A few years ago ‘Mighty’ Quinn Peterson joined us here at It’s About Thyme from Texas A&M. We were in the midst of a particularly serious infestation of aphids and white flies following the torrential rains of the spring. Quinn advised us to place small tobacco plants at the entrances of the greenhouses.
He germinated the minute seeds himself, and in a few weeks we had some fairly good sized plants . . . which immediately became full of ‘bad bugs.’ This was pretty fascinating as they actually left our ‘good plants’ to seek out the new plant in the house. I was intrigued.
Quinn explained that the bugs are drawn to the nicotine, become addicted and will stay and not leave until death. Ugh, I thought, this is bad stuff. Perhaps the Surgeon General should be made aware of this.
I took a few of his baby plants and placed them in our new medicine, butterfly and hummingbird gardens.
I planted them at the north and south exposures as I figured this is the path of our prevailing winds and the flight path of ‘the invaders.’ Bingo. It worked!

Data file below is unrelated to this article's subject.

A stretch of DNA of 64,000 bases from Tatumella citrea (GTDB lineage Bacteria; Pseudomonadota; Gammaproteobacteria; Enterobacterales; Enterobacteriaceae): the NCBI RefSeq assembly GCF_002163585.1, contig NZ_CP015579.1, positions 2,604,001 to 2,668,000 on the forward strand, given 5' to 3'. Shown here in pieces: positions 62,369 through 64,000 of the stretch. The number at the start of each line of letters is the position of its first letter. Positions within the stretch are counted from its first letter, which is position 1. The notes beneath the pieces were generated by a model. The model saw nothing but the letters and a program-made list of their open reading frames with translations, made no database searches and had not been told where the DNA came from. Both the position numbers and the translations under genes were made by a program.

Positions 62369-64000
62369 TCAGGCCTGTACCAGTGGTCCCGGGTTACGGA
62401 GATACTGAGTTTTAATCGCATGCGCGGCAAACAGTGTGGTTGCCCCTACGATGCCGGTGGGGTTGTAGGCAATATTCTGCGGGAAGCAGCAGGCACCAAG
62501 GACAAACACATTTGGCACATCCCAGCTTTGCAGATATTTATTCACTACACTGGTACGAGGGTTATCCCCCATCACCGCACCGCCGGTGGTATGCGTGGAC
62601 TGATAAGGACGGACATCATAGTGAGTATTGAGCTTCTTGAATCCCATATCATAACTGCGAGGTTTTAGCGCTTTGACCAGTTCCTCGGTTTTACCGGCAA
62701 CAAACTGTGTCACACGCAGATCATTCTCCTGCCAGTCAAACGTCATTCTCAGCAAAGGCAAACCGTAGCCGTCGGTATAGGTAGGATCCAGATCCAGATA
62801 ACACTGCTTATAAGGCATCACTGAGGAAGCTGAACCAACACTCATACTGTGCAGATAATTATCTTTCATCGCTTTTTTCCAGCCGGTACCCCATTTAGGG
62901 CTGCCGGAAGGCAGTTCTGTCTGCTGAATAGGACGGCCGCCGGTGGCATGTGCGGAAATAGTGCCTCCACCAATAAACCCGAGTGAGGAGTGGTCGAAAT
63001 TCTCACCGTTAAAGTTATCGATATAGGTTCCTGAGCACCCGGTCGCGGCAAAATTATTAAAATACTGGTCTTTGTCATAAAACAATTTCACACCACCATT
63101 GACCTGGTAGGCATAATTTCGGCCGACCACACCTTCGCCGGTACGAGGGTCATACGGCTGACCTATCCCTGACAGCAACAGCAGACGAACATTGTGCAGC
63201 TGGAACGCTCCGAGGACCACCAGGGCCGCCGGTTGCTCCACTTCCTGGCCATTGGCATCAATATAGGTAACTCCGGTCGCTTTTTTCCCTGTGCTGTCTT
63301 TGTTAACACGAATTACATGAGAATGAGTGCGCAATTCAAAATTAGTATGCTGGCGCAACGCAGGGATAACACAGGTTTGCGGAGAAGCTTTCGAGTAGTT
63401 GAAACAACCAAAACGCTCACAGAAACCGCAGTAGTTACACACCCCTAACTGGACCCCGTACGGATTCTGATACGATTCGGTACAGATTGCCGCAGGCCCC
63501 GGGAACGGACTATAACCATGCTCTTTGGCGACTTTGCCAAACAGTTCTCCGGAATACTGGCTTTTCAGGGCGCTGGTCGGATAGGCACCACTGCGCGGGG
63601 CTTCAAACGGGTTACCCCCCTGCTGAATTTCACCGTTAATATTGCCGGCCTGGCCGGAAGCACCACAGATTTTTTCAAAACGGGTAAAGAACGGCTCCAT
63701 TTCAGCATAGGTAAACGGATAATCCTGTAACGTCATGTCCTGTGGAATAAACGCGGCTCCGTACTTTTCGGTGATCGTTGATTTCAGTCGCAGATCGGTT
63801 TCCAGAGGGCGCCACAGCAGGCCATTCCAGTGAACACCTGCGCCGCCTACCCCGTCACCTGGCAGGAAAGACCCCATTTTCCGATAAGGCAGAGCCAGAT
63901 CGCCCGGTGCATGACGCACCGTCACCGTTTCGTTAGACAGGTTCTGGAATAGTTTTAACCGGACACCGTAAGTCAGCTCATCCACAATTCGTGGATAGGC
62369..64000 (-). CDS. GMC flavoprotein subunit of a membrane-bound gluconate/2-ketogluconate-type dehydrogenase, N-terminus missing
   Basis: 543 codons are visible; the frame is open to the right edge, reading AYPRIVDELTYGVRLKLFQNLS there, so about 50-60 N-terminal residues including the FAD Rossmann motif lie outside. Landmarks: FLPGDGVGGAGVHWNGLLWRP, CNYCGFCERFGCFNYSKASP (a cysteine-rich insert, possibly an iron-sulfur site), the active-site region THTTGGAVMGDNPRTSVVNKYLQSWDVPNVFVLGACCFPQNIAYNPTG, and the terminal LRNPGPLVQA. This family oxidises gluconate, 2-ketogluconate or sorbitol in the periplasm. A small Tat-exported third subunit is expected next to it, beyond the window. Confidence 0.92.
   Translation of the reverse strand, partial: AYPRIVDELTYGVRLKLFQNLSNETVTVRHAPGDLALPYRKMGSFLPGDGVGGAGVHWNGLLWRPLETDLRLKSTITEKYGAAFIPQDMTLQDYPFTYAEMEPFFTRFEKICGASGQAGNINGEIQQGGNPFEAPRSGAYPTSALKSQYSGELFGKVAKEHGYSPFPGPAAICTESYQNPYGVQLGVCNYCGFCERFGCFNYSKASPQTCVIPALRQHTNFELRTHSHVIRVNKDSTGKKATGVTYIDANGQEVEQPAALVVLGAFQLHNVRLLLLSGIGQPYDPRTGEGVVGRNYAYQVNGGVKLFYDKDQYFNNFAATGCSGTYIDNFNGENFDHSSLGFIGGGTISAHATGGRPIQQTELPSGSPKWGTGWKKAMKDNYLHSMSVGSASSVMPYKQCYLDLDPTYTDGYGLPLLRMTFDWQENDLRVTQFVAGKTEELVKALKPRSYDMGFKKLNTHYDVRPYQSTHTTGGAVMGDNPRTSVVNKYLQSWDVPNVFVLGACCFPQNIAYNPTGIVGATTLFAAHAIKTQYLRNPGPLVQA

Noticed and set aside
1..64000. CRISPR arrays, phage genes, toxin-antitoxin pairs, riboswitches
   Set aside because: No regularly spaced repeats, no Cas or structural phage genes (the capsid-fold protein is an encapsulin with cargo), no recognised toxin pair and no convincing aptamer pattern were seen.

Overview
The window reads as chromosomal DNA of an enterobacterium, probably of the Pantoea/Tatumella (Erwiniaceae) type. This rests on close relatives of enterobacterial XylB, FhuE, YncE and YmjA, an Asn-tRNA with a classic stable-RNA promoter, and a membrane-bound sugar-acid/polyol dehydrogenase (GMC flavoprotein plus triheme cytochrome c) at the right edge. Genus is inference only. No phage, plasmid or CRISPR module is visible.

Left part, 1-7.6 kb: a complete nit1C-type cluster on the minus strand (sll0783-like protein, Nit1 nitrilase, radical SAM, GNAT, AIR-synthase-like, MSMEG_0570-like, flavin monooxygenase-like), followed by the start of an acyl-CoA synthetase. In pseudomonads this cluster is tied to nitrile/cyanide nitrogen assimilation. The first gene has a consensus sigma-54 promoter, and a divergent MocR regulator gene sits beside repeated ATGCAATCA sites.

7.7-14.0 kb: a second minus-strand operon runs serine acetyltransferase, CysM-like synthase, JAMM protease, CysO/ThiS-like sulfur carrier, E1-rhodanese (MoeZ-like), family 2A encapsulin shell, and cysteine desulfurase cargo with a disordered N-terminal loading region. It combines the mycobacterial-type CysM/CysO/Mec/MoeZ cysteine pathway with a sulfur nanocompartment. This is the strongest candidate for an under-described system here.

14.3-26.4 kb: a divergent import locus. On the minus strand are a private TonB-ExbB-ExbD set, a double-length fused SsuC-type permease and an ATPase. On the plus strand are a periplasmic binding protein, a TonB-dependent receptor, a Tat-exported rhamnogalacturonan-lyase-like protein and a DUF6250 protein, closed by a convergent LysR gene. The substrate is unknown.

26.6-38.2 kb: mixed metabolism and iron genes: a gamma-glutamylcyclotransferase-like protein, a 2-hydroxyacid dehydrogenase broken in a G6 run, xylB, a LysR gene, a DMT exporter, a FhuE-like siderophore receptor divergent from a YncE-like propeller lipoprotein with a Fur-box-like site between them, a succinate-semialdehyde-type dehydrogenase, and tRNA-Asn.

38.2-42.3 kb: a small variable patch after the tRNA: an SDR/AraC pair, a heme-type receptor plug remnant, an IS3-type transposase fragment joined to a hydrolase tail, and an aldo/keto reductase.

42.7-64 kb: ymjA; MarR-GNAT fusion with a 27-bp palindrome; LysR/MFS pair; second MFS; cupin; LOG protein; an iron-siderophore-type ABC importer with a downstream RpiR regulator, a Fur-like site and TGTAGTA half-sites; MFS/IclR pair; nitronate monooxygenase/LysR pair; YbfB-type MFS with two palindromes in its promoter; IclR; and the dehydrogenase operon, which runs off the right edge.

Tobacco is a member of the nightshade family. We grow Nicotiana tabacum – Virginia gold. It reaches a height of 6 feet, and has velvety light green leaves and beautiful pink trumpet flowers. It is quite lovely and adds a level of interest to the gardens. Aside from the myriad of images that magically become fixed in your head as you weed and work around them like the Marlboro Man, a Camel and some guy with a black eye, the smell is rather pleasant.
Many online gardening sites suggest using the tobacco plant as an insect repellent, but this is incorrect. These plants are insect attractors and should be thought of as ‘a trap crop.’
In fact this is the reason tobacco crops take a tremendous toll on the environment – because of the amount of chemicals required to keep the plants insect-free to grow production-grade leaves. Some tout the use of tobacco tea as an organic insect repellent. I’ve not tried it yet only because I’ve not had to.
The tobacco we plant is purely sacrificial. We plant it to draw all the bad bugs to it and that’s that. I actually thought ours would have died over the winter but they actually thrived and are bigger and healthier than last year.
Plant them in full sun for best results. Please tell us how they worked for your bug problems. You can save your seed pods for next year, you will get a million seeds . . . seriously! Please don’t use the leaves for anything else; your garden needs you. Happy gardening everyone!
If you have a question for Chris, Dave, Amanda – or any of our resident experts, please send it via email to firstname.lastname@example.org. Or mail a postcard to It’s About Thyme, 11726 Manchaca Road, Austin, TX 78748.